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They say that to plant a garden is to believe in tomorrow, and it’s true. Gardening isn’t just about planting pretty flowers and giving yourself a hobby, it’s a good form of exercise, it gives gardeners a sense of accomplishment and it’s good for your mental wellbeing.
Of course, every hobby comes with its hazards, and although your bushes and flowerbeds might look harmless enough, you should exercise caution. Even the most ardent of gardeners have fallen foul of a misplaced pitchfork, or a nasty bite or sting from a creepy crawly.
So, what makes gardening so dangerous? Here we’ll explore the hidden hazards of your favorite hobby and remember – it’s a jungle out there!
Sometimes accidents happen that aren’t our fault. Dangerous weed killers and faulty gardening tools send thousands of gardeners to the emergency room every year, with some incidents proving fatal.
Speak with a law firm dealing with personal injury if you’ve been injured and it wasn’t your fault. When there have been problems with the manufacture of a product, the instructions provided on the equipment is incorrect or chemicals pose a direct threat to our health and wellbeing, you should seek action!
Back and muscle pain
Gardening is hard work and it’s a great form of exercise. Sadly, it can also take its toll on our musculoskeletal system. Weeding, digging, standing for long hours, crouching or even kneeling in awkward positions can leave us feeling achy and uncomfortable. As rewarding as gardening is, you should be wary of the strain your putting on your body. Always try to maintain good posture and sit down to complete tasks where possible.
Heatstroke and sunburn
There’s nothing better than gardening in the sunshine. It certainly makes it much easier and there’s a lot more to get done when the warmer months of the year arrive. However, gardeners are at risk of heatstroke and/or sunburn. Long hours in the blazing sun can leave us dehydrated, exhausted and sickly, not forgetting a sore shade of crimson.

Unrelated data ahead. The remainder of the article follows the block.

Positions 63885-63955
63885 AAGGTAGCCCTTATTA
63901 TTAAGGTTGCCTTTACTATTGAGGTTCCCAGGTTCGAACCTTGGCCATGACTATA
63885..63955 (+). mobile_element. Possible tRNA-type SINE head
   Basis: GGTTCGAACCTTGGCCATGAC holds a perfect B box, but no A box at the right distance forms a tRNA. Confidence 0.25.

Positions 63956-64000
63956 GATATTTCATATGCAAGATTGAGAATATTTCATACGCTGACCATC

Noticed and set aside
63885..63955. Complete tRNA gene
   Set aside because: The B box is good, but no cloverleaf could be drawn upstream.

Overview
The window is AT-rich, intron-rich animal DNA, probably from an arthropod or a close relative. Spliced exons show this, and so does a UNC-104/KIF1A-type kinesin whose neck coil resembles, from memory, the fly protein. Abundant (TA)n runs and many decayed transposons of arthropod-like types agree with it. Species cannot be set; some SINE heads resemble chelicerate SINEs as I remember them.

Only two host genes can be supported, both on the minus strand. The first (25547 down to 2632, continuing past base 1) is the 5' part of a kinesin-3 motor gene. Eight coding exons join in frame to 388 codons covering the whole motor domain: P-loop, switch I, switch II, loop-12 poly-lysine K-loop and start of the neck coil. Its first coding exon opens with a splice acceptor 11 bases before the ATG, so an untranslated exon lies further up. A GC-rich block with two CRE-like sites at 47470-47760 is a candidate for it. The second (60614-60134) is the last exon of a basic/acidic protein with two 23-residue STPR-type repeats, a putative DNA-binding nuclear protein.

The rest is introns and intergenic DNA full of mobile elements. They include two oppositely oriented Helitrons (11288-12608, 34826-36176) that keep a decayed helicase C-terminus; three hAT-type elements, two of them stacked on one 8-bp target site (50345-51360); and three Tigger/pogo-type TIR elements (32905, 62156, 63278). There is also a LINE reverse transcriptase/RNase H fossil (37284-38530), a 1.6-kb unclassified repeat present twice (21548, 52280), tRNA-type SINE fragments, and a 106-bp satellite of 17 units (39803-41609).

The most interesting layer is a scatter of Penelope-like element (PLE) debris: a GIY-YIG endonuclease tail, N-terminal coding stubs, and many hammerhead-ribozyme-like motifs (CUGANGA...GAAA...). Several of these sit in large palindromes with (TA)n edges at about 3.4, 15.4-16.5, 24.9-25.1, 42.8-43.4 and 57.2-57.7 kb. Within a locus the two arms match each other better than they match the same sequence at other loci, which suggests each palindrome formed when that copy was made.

If you’re gardening in the sunshine, you should try to work in the shade where possible, and take regular breaks. Keep yourself hydrated by drinking cool drinks throughout the day and always wear a high factor of sunscreen.
Sometimes even the most beautiful of blooms can be toxic, leaving unsuspecting gardeners (or family members) susceptible to skin irritations, sickness, rashes, and even poisoning. Wearing gloves whilst you’re gardening is essential – they don’t just protect you from cuts and grazes, they could be preventing toxic substances from irritating your skin.
Like this poison ivy:
Make yourself aware of any toxic plants that could be in your garden. Also, make guests such as your grandchildren or those with dogs aware of the dangers when they come to visit.
If you love gardening, there’s no reason why you shouldn’t continue to enjoy your hobby. Just be aware of the potential dangers and always keep your safety in mind.
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